Climate change, sea level rise, over-pumping and saltwater intrusion present some of the future challenges of water resources management in coastal areas. Over-abstraction is considered one of the main causes of seawater intrusion and the rise in sea levels accelerates the intrusion. With the combined impact of sea level rise and over-pumping the problem becomes exacerbated and requires urgent solutions. Previous studies have mainly focused on the study of impact of sea level rise or over-abstraction on seawater intrusion separately and their combined effects have not been studied in the literature. This paper presents application of a coupled transient density-dependent finite element model to simulate seawater intrusion in coastal aquifers and investigates the individual and combined effects of likely sea level rise and over-pumping on seawater intrusion. Three scenarios are considered: rise in sea levels due to climate change, decline in groundwater table due to over-pumping and combination of sea level rise and over-pumping. The results show that, in the case study considered in this paper, the rise in the sea level moved the transition zone inland by about 5%. However, the combination of sea level rise and over-pumping resulted in further inland movement of the transition zone (about 8%). The amount of intrusion greatly depends on the depth, size and properties of the aquifer. While the intrusion is a few metres in a small aquifer, it could be several kilometres in a large aquifer.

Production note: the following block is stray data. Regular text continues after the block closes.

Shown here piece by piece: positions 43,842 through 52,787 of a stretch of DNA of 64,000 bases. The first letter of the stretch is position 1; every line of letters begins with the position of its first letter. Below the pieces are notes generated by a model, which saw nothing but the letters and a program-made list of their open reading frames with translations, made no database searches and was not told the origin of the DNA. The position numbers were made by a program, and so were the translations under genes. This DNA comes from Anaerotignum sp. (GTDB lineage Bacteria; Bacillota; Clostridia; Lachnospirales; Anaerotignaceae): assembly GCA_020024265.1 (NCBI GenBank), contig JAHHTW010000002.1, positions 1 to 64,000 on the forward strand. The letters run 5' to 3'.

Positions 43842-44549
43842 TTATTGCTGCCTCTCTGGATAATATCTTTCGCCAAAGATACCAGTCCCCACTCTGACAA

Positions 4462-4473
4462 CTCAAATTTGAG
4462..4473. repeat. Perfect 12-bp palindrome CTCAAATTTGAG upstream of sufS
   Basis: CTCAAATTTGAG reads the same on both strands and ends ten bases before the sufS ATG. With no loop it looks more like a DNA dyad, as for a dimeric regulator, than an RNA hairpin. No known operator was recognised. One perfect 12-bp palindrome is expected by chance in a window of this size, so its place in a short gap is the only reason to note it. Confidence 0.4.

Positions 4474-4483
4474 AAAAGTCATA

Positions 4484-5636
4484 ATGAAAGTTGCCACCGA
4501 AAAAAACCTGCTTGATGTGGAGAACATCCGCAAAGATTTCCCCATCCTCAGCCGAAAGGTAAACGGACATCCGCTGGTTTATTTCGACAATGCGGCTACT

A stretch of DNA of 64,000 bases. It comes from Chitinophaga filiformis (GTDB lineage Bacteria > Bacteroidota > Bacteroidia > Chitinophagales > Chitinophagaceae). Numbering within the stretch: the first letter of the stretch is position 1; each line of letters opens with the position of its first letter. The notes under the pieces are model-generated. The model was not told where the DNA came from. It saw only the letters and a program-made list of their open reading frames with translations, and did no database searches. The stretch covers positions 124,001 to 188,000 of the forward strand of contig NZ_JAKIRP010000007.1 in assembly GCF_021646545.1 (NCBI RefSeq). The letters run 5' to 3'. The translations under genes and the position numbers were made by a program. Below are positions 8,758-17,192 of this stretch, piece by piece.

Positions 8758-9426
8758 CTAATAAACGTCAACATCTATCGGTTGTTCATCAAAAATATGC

Keywords: climate change, global warming, over-pumping, sea level rise, seawater intrusion